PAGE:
Canadian Consulting Engineer

News (March 01, 2004)

March 1, 2004
By Canadian Consulting Engineer



Newfoundland and Labrador ponder fixed link

The government of Newfoundland and Labrador is considering building a fixed link across the Strait of Belle Isle. The strait is the narrowest point between the island and mainland Labrador to the north, and stretches about 14 miles across. A crossing would be similar to the length of Prince Edward Island’s Confederation Bridge completed seven years ago.

In January the federal government said it would help to fund a $352,000 study to examine possible routes and concepts. Memorial University’s Public Policy Research Centre has issued a request for proposals from firms interested in doing the study.

One problem facing the project is that the strait is in a remote part of the province. People living in the most populous areas of Newfoundland, around St. John’s in the east, would need to drive around 10 hours to reach the crossing point. Also the connecting transportation routes on the mainland are not developed. From Labrador there is no continuous road westward along the north shore of the St. Lawrence river in Quebec, for example, although Premier Charest has promised to build one.

In an interview with Maclean’s magazine February 16, Newfoundland Premier Danny Wilson said he is “dead serious” about the link, seeing it as a critical piece of infrastructure. “People see this as some grandiose scheme,” he said, “but they said the same thing about the Hibernia platform.”


Construction activity to remain solid

The Construction Commission of Quebec forecasts that activity in the construction industry in the province will be as good during 2004 as it was last year, around 14 million labour hours. That figure maintains levels that had not been seen previously since 1990. Although there is expected to be a decline in the industrial (-10%), residential (-4%) and civil engineering (-6%) sectors, the +4% gain in the institutional and commercial building sector compensates for the declines, since it accounts for more than 60% of total construction activity in the province.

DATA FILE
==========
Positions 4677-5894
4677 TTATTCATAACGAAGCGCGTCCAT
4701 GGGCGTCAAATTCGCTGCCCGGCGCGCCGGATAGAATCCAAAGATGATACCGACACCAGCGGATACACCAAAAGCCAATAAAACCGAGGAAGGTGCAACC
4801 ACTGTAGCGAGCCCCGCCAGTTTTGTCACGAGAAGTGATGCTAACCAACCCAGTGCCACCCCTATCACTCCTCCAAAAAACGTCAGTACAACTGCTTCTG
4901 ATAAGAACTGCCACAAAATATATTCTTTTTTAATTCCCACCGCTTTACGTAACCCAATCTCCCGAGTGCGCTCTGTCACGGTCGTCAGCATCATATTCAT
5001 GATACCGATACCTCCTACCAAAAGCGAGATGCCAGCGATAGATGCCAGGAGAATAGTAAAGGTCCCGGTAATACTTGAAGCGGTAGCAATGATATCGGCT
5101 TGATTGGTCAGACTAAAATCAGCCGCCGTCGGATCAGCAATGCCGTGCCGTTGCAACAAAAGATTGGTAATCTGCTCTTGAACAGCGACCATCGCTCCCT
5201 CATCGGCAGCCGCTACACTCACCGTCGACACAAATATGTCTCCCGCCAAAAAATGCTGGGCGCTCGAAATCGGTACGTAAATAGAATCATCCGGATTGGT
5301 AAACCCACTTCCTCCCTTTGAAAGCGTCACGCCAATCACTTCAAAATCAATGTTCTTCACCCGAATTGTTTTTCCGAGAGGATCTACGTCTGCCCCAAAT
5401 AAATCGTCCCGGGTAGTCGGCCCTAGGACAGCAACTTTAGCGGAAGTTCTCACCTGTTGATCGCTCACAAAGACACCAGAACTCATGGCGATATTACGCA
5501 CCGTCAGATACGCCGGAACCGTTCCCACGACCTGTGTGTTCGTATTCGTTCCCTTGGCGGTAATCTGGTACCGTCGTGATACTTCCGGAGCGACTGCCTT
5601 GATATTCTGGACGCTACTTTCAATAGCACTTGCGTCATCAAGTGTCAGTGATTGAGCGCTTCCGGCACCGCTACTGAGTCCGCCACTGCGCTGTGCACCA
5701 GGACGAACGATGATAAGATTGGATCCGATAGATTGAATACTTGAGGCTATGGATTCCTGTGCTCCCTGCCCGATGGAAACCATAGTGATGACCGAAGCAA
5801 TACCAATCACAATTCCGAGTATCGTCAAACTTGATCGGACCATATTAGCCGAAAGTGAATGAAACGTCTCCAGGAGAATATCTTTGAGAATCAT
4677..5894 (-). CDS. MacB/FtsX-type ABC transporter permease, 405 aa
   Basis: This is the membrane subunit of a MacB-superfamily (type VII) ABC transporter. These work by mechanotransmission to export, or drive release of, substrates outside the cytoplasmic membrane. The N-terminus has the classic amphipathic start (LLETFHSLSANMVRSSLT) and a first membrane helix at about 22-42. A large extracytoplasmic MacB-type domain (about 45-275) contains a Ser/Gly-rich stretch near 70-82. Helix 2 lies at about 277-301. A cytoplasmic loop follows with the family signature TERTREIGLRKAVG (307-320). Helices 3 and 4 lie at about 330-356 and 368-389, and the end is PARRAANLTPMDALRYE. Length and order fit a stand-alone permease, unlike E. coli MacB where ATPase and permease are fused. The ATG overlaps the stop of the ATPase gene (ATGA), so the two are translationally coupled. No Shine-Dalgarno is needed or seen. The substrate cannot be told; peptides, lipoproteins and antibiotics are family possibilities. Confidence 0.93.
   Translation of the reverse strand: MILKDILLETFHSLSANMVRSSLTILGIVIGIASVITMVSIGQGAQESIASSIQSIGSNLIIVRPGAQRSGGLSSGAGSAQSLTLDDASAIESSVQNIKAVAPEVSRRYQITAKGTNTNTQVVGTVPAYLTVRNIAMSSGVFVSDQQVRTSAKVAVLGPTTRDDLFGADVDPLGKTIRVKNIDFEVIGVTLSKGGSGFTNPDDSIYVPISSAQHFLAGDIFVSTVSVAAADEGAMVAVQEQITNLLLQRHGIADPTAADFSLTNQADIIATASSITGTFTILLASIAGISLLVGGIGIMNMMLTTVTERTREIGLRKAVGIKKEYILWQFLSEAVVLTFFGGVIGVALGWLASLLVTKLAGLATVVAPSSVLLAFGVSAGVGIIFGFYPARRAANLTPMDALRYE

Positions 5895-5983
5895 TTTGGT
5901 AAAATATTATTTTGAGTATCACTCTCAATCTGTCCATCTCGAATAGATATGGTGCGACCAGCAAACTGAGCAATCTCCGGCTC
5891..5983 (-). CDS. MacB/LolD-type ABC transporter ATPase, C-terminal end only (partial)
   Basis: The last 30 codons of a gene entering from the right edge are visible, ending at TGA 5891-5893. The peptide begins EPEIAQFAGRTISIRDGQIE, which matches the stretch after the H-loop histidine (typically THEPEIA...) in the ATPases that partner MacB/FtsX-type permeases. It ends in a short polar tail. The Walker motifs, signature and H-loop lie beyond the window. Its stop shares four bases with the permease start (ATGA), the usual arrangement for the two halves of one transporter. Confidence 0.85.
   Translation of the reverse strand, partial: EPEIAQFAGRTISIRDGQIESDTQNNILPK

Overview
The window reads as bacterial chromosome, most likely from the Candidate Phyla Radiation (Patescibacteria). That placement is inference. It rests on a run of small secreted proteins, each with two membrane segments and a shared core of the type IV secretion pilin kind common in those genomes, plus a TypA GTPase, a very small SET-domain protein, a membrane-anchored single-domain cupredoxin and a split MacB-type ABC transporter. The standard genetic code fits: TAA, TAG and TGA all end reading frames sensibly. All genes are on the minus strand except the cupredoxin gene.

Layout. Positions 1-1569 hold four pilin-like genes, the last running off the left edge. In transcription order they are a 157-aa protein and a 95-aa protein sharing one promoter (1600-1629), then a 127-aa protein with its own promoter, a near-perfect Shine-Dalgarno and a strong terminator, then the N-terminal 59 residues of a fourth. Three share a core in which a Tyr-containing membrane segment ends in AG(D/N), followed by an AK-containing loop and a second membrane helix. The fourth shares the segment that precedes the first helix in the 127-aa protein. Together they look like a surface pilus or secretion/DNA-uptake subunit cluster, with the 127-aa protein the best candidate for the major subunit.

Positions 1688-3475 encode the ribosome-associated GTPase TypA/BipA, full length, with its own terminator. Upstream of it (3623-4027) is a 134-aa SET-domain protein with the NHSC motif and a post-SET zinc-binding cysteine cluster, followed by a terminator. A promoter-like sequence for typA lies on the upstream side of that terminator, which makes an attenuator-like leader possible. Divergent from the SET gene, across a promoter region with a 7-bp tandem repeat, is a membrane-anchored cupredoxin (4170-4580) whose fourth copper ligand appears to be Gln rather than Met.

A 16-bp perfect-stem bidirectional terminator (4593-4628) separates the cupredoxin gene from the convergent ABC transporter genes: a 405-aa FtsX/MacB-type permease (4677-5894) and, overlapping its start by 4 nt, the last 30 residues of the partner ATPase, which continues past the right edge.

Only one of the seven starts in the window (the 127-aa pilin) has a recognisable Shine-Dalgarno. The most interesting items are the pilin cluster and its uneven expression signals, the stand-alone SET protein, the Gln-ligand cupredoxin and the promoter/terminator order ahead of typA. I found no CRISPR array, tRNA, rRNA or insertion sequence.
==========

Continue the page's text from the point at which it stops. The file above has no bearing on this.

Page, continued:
Winners in Edmonton

Consulting Engineers of Alberta announced the winners of the 2004 Showcase Awards on February 7 at its “Mobsters, Molls and All That Jazz” gala celebration in Edmonton.

Of 19 projects recognized, the following seven won awards of excellence.

Lethbridge Landslide Hazard Reduction by AMEC Earth & Environmental; Alberta Rubber Asphalt Project by EBA Engineering; Oleoducto de Crudos Pesados, Equador by Hydroconsult; Calgary Zoo Destination Africa by Keen Engineering; Tank Farm 2 Petro-Canada Oil Sands by SNC-Lavalin; Environmental Remediation of DEW Line Sites, Inuvialuit Settlement by UMA Engineering; Rolling Hills Reservoir Enlargement by UMA Engineering and Thurber Engineering.

Awards of merit went to projects by A.D. Williams, Acres International, AMEC Earth & Environmental (3), Associated Engineering, Earth Tech (2), Hemisphere, Stantec, Stewart Weir and Techna-West.


Nexen cleans up Squamish waterfront

A four year environmental clean-up that involved 50 firms and cost millions of dollars was given a Special Environmental Award from the Province of British Columbia in January.

Oil and gas company Nexen spent more than $40 million cleaning up the 18-hectare site on the Squamish waterfront. The site was home to a chlor-alkali plant that made bleaching products for the pulp and paper industry. The factory was permanently closed in 1991, but the process had left a legacy of mercury in the groundwater and soil.

David Boulter, P.Eng., who was in charge of the project for Nexen, says they simply had to dig and remove much of the contaminated soil, which was shipped to a secure containment plant in Alberta. Because the site is next to the ocean, they had to excavate in small cells while the tide was out. They treated the ground water with feric chloride followed by carbon absorption.